The idea to shop around one’s paper is not a new one, as I noted in the paper. It essentially levels the playing field a bit for manuscript submitters, who can send their manuscript to several journals at once to see which journals might be interested. I actually have a hard time imaging our field taking up this idea – this would certainly be a radical change. The point I am trying to raise is that there are innovative ideas in other fields that might be worth considering. For instance, some journals in the medical fields are experimenting with getting rid of blind reviews all together, and publishing the reviews along with a paper so that the process is much more transparent, at least for those papers that make it into publication.
About power relationships in the peer-review process
Your paper points attention to the power relationship that exists between manuscript submitters and editors/reviewers. As you discuss, “journal editors and reviewers typically have much greater power than do manuscript submitters because they act as gatekeepers to the publication of one’s work” (p. 113). If we look at the other side of the coin, there are also power relationships that favor submitters over editors. As you noted earlier, editors may have personal and/or professional relationships with submitters. These relationships may create “conflicts of duties”, so to speak. Do you think of these situations as problematic? Could your suggestion of “cloaking manuscript-submitters’ identities to all parties” also help editors in those extreme cases?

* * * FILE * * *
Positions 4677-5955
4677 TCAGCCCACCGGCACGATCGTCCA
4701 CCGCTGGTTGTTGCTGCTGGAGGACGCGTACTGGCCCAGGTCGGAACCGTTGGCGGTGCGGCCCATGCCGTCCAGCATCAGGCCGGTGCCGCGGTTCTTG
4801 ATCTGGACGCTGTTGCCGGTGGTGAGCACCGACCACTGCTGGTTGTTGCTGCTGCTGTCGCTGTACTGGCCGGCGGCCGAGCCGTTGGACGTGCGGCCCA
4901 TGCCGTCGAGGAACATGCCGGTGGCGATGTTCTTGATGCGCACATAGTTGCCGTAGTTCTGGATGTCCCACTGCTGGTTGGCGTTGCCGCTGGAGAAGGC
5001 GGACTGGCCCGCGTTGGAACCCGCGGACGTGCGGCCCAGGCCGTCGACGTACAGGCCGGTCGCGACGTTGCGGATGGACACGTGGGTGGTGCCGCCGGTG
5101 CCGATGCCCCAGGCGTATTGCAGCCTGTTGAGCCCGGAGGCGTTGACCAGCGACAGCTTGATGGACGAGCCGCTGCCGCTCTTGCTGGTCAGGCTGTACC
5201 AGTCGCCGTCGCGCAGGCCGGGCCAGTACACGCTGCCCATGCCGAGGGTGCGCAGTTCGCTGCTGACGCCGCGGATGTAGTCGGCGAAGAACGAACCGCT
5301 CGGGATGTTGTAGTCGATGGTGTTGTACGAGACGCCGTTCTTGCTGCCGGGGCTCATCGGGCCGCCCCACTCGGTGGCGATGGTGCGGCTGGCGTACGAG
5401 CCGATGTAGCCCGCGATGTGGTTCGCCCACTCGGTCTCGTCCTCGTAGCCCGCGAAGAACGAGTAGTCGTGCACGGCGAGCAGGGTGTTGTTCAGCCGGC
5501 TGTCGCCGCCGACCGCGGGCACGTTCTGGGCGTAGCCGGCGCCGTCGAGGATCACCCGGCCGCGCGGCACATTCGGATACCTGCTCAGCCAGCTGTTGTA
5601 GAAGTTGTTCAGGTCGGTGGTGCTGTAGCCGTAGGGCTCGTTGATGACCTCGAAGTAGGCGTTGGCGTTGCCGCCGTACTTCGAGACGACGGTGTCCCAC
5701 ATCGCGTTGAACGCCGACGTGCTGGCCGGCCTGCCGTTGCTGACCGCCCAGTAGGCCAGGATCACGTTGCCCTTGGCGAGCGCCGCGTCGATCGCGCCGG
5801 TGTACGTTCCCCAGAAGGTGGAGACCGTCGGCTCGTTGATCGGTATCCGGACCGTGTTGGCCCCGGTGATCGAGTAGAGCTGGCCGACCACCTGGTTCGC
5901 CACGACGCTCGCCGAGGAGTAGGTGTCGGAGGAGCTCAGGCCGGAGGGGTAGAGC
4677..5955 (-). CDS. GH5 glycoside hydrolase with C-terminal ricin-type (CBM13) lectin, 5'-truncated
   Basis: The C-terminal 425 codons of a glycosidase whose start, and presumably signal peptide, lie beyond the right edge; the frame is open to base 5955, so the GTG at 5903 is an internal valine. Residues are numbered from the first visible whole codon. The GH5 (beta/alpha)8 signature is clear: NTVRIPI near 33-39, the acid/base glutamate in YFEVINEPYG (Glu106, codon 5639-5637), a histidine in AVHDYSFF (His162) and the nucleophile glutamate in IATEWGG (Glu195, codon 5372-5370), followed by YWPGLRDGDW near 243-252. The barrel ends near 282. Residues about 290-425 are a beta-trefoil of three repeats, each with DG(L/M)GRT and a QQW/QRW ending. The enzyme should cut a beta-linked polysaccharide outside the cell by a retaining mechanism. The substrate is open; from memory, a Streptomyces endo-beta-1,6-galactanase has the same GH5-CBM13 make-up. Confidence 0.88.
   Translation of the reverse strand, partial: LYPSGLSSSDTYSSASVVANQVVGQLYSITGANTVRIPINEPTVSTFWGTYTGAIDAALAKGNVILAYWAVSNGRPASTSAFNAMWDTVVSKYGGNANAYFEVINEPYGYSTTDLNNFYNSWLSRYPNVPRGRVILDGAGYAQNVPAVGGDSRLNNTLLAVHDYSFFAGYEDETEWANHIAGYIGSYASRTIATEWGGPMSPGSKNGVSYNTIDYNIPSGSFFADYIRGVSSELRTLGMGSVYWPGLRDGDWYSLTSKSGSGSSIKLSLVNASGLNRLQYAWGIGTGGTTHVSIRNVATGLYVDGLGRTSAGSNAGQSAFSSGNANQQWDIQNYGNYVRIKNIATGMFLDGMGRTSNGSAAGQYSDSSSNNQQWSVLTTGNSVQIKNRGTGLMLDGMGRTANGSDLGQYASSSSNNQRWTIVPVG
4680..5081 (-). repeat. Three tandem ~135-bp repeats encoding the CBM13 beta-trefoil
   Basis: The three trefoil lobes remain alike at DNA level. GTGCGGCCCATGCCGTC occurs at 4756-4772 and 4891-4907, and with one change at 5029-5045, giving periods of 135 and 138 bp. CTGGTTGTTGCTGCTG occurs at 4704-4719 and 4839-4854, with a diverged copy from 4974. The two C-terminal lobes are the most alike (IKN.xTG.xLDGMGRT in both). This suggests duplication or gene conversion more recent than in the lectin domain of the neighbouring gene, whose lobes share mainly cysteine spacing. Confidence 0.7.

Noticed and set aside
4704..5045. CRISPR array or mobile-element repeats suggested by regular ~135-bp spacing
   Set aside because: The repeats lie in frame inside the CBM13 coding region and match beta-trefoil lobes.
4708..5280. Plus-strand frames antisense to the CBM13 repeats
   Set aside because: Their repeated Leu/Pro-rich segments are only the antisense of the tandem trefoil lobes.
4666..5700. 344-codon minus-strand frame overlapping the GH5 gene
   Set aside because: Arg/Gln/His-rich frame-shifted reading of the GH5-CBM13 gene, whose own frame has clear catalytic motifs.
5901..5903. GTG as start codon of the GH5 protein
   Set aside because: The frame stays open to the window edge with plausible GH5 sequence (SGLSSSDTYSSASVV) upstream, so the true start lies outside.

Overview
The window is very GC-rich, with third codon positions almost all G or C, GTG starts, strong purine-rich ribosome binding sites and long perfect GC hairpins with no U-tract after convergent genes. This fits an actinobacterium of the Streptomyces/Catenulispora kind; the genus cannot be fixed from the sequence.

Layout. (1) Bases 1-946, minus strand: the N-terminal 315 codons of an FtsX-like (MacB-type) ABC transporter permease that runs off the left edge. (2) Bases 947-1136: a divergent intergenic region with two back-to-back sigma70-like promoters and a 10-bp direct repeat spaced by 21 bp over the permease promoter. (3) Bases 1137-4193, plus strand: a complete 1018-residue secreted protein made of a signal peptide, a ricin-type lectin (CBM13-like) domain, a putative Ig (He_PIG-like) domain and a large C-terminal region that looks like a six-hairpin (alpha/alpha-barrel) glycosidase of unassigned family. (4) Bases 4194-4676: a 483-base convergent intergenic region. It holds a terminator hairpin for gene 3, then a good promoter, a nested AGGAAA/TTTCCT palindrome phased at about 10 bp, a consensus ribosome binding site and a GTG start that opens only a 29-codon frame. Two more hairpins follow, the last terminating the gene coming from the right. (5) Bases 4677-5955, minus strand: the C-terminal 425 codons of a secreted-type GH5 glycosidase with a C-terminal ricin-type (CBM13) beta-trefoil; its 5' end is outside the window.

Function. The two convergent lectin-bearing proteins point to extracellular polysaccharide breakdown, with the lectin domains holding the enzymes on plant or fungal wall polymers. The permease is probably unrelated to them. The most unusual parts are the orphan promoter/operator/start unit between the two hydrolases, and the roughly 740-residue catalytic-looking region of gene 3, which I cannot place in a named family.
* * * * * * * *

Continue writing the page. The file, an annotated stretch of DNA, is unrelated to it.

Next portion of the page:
Dr. Clair: I addressed some aspects of this issue in my earlier response. However, you raise a provocative question. When does the power relationship shift toward the manuscript submitter? In most cases, I can state with good certainty that editors and reviewers hold great power – after all, they are the gatekeepers to publishing one’s work! On the other hand, it is evident that manuscript submitters who have collegial or friendship ties with editors do certainly have a less power-down experience compared to those who lack these ties. I know that I’ve certainly sighed in relief when I know the editor assigned to my own submissions. To be clear, I don’t think that the editor will give me a pass or be purposely easy on me just because we know each other. My colleagues are highly professional people, and I don’t think that they’d abuse the system like that. The effects are much more indirect, in that the relationship subtly greases the peer review process. As a submitter, I feel more able to reach out and ask questions, I feel that I can predict the editors’ interests with greater certainty, and so on. I think we’d be fooling ourselves to deny the effect of such social ties on smoothing the peer-review experience.